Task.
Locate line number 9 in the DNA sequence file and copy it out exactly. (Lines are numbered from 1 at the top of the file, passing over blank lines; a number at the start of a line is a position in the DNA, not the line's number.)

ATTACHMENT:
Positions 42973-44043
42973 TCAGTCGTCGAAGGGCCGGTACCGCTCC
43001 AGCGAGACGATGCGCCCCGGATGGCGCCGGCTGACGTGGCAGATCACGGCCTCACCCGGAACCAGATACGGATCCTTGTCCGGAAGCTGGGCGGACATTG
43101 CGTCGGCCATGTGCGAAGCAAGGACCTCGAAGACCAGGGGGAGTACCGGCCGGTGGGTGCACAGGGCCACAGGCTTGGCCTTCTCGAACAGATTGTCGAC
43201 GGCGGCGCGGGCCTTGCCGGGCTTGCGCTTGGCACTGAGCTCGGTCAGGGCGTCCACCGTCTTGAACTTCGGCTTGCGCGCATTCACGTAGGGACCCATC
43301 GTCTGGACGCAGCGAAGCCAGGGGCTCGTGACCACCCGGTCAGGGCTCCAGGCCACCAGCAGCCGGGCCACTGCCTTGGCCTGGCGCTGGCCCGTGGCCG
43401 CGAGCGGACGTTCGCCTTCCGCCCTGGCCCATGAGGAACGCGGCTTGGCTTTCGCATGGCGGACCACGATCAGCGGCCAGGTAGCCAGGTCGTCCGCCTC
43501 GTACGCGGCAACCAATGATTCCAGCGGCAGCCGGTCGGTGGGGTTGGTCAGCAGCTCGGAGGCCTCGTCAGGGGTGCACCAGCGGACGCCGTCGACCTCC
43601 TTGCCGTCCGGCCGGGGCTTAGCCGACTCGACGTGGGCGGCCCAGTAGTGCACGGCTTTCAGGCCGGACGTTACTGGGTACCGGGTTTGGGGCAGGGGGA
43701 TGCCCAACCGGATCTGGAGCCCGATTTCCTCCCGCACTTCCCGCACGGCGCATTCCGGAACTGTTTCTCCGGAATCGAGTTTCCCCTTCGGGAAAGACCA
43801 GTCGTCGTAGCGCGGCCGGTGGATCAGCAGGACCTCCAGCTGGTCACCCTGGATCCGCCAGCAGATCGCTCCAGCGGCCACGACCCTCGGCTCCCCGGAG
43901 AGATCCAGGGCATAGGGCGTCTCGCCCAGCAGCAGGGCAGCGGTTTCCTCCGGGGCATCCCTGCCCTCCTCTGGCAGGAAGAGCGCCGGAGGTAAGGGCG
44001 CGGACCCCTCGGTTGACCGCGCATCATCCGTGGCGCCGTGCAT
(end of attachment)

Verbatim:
43601 TTGCCGTCCGGCCGGGGCTTAGCCGACTCGACGTGGGCGGCCCAGTAGTGCACGGCTTTCAGGCCGGACGTTACTGGGTACCGGGTTTGGGGCAGGGGGA